What is Swimmer’s Ear ?
Swimmer’s Ear (External Ear Canal Inflammation) is a type of ear infection. Infection occurs in the ear canal. Because the ear canal is dark, warm and moist, it provides the perfect environment for the growth of water-loving bacteria and fungi.
It is called swimmer’s ear because it mostly affects people who spend a lot of time in the water, such as swimmers..
What are the Causes of Swimmer’s Ear (External Ear Tract Inflammation) Disease?
In people who spend a long time in water, those who do water sports, especially in hot weather and those who are exposed to pool water containing irritating substances such as chlorine, either water escapes into the outer ear canal or the skin of the outer ear canal gets wet due to the humidity of the environment and a very suitable environment for the reproduction of microbes is formed. Infection can be caused by ordinary infectious agents, which we call bacteria, as well as microbes called fungi.
As a predisposing factor, the habit of picking, scratching or drying the ear with ear buds and the presence of eczema can be counted. These conditions can cause dryness and fine cracks in the skin. In cases where there is water and heat from these skin cracks, microbes easily enter the skin and cause infection. If this infection is severe or left untreated, it can perforate the eardrum and spread to the middle ear.
What are the Symptoms of Swimmer’s Ear (External Ear Canal Inflammation) Disease?
Ear pain: pain that often worsens when the outer ear is pulled or stepped on; the pain may intensify and radiate to the facial side where the affected ear is.
- Itching in the ear canal
- Foul-smelling or colored (yellow, yellow/green) pus oozing from the ear
- Plugged ear
- Redness and swelling in the outer ear
- Temporary hearing loss or decreased hearing
- Mild fever
Swimmer’s Ear (External Ear Canal Inflammation) Treatment
If you suspect you have swimmer’s ear, you can do some things to relieve the pain before going to the doctor. It is helpful to put a warm (not hot) small pillow over your ear. Aspirin or another pain reliever will also reduce the pain. After diagnosis, your doctor is expected to clean the ear canal with a suction tool or cotton swab.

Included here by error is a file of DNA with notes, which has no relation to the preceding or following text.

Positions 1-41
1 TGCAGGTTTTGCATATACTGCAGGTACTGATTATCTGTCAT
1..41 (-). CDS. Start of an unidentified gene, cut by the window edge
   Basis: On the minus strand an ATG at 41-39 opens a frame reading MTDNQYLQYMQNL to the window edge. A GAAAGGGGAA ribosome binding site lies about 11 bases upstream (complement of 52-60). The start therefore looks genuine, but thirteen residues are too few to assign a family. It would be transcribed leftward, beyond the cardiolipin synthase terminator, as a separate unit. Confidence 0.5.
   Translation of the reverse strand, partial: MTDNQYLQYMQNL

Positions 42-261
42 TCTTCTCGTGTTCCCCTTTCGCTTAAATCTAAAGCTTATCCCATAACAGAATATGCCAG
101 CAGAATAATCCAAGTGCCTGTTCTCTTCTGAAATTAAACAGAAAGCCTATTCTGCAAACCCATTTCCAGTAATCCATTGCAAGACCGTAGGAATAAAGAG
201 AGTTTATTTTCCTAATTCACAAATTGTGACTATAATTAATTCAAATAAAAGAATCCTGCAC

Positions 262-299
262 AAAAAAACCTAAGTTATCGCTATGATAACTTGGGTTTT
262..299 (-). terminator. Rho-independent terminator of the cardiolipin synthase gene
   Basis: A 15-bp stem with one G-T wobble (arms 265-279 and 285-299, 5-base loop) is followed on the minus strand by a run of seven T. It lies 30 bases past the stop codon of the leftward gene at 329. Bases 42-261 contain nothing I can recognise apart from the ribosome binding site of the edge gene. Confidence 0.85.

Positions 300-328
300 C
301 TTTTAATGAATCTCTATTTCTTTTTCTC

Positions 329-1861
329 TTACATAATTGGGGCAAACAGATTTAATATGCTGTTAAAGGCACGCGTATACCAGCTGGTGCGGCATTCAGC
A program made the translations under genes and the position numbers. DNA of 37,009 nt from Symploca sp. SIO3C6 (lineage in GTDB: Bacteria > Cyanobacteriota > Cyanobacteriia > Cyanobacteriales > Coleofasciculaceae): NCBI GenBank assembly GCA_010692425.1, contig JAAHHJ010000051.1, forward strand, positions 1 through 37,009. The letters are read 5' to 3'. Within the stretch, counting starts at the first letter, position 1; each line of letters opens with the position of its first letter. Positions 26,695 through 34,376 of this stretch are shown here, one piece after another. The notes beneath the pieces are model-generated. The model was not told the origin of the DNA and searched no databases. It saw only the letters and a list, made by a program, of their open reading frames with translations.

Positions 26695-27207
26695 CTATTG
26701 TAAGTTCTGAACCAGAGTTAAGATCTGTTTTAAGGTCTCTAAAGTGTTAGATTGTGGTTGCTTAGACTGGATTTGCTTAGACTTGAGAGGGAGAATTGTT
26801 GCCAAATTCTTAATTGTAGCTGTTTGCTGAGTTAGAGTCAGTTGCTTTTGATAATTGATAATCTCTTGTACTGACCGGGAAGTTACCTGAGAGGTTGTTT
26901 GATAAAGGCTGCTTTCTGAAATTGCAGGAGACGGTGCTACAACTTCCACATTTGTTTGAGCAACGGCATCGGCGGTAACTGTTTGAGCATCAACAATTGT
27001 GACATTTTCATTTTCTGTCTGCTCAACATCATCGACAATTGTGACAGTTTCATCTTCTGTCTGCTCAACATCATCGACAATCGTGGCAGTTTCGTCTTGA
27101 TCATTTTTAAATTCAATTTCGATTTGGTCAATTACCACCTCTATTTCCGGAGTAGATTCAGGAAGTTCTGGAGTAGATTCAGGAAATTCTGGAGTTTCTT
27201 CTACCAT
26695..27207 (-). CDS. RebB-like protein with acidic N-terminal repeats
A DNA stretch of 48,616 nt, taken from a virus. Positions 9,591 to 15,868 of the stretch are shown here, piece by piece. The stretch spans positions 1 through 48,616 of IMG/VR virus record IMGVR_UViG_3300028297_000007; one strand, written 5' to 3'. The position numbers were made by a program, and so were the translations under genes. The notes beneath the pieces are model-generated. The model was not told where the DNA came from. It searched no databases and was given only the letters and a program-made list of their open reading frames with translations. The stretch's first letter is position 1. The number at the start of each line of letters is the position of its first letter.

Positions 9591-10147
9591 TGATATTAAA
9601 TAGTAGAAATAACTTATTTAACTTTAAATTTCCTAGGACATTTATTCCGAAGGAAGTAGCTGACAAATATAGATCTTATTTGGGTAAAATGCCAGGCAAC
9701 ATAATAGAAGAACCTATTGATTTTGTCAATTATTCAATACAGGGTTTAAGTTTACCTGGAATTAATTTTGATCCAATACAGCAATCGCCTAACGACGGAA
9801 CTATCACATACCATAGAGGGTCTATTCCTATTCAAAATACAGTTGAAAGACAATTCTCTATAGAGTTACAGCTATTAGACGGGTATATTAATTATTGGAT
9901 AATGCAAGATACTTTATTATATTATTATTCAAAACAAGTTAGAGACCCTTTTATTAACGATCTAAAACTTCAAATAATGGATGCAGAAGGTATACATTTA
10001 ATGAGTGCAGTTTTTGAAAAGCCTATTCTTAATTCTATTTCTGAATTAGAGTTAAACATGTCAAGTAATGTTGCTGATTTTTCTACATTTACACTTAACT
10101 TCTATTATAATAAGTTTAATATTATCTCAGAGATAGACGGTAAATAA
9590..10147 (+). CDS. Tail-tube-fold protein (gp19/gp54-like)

This can make the irritation and pain go away. The doctor may then recommend one of several treatment methods.An ear drop with a corticosteroid (to stop itching and reduce inflammation) and an antibiotic (to control the infection) are usually given. Sometimes oral pills can also be used.
Painkillers are recommended as there is severe pain. Care should be taken not to get water into the ear during recovery.If there is no visible improvement after 3 or 4 days, your doctor may prescribe antibiotics to be taken by mouth. If the causative organism is determined by laboratory tests, the antibiotic that will specifically affect it is selected.
If the external ear infection (swimmer’s ear) is caused by fungus, sulfanilamide powder is sprinkled and if it is caused by uruncolysis, it is treated with antibiotics taken orally or given as ear drops. Especially when the cause is fungus, this situation can recur many times.
What Can I Do to Prevent Swimmer’s Ear Disease?
- Keep ears as dry as possible . Place a shower cap over your head to prevent water or shampoo from getting into your ears.
- Place a cotton ball in your ear, but do not push it in. Use a dry towel to dry your ears after bathing or swimming. Use earplugs if you do water sports or are in the water frequently.
- Turn your head from side to side after getting out of the water . This helps water drain out of your ears.
- Do not insert anything into your ear canal. This includes pens/pencils, fingers, wire clips or cotton-tipped swabs. (Swabs should only be used to dry the outer ear.)
- Do not swim in dirty water.
- Do not swallow the water you swim in.